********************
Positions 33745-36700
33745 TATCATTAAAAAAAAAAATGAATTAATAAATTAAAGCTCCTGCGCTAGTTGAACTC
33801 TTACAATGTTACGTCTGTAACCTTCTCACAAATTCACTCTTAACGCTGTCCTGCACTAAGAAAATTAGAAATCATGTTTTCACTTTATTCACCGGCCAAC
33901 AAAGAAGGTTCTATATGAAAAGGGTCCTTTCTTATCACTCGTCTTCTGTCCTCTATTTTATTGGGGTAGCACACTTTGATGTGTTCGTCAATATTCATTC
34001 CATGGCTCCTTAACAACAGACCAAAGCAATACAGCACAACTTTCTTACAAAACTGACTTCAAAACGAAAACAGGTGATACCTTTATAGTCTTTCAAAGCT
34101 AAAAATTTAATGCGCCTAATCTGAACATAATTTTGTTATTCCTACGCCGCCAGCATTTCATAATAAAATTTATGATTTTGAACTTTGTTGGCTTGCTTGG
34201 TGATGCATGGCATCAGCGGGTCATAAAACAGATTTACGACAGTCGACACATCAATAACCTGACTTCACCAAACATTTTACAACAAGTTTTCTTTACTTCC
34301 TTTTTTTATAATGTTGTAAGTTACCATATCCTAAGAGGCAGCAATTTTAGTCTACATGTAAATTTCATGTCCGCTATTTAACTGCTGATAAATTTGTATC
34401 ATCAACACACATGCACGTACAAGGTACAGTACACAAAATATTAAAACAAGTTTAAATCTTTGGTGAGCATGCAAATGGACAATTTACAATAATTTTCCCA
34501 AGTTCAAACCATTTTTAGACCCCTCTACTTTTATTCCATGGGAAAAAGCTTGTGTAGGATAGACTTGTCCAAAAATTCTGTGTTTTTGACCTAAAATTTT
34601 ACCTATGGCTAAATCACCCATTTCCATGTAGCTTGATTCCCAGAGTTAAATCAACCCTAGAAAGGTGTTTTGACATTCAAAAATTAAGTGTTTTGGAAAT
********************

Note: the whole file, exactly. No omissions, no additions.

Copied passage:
Positions 33745-36700
33745 TATCATTAAAAAAAAAAATGAATTAATAAATTAAAGCTCCTGCGCTAGTTGAACTC
33801 TTACAATGTTACGTCTGTAACCTTCTCACAAATTCACTCTTAACGCTGTCCTGCACTAAGAAAATTAGAAATCATGTTTTCACTTTATTCACCGGCCAAC
33901 AAAGAAGGTTCTATATGAAAAGGGTCCTTTCTTATCACTCGTCTTCTGTCCTCTATTTTATTGGGGTAGCACACTTTGATGTGTTCGTCAATATTCATTC
34001 CATGGCTCCTTAACAACAGACCAAAGCAATACAGCACAACTTTCTTACAAAACTGACTTCAAAACGAAAACAGGTGATACCTTTATAGTCTTTCAAAGCT
34101 AAAAATTTAATGCGCCTAATCTGAACATAATTTTGTTATTCCTACGCCGCCAGCATTTCATAATAAAATTTATGATTTTGAACTTTGTTGGCTTGCTTGG
34201 TGATGCATGGCATCAGCGGGTCATAAAACAGATTTACGACAGTCGACACATCAATAACCTGACTTCACCAAACATTTTACAACAAGTTTTCTTTACTTCC
34301 TTTTTTTATAATGTTGTAAGTTACCATATCCTAAGAGGCAGCAATTTTAGTCTACATGTAAATTTCATGTCCGCTATTTAACTGCTGATAAATTTGTATC
34401 ATCAACACACATGCACGTACAAGGTACAGTACACAAAATATTAAAACAAGTTTAAATCTTTGGTGAGCATGCAAATGGACAATTTACAATAATTTTCCCA
34501 AGTTCAAACCATTTTTAGACCCCTCTACTTTTATTCCATGGGAAAAAGCTTGTGTAGGATAGACTTGTCCAAAAATTCTGTGTTTTTGACCTAAAATTTT
34601 ACCTATGGCTAAATCACCCATTTCCATGTAGCTTGATTCCCAGAGTTAAATCAACCCTAGAAAGGTGTTTTGACATTCAAAAATTAAGTGTTTTGGAAAT